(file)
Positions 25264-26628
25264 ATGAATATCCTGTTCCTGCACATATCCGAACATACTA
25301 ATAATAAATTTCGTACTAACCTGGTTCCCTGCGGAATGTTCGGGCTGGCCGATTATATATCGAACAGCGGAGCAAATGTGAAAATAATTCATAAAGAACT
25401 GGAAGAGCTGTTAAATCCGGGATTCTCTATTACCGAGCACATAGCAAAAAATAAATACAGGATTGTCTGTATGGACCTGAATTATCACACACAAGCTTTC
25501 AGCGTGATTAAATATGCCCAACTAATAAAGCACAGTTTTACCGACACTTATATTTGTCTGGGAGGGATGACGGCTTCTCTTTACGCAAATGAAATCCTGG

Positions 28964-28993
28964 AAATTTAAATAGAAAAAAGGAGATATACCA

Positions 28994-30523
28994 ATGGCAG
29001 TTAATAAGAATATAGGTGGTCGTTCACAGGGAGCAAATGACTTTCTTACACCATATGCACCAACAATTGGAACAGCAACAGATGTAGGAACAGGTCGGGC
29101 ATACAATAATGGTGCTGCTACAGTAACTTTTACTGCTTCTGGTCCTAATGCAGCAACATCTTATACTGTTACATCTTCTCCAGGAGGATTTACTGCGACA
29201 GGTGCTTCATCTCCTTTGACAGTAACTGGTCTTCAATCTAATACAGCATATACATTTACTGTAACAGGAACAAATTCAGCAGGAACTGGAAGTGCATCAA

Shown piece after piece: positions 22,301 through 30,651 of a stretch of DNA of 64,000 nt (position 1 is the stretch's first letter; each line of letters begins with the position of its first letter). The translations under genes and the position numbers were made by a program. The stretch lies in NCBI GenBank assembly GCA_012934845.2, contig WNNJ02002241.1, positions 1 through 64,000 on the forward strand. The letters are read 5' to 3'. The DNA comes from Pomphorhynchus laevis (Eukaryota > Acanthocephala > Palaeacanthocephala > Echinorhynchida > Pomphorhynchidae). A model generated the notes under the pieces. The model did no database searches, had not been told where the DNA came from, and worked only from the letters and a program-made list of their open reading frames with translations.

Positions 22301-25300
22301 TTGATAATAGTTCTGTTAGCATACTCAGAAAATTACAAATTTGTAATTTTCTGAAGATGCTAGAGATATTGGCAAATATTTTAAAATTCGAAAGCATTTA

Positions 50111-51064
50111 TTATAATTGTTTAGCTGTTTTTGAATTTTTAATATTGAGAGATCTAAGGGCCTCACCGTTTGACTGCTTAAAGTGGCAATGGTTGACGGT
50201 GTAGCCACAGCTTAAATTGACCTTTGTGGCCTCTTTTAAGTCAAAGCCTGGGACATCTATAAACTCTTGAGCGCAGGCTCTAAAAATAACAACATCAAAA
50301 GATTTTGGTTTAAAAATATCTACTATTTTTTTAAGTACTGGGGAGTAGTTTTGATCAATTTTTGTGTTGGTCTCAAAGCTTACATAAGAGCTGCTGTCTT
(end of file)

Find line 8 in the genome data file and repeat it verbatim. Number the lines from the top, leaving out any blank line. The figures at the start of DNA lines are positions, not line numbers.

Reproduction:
Positions 28994-30523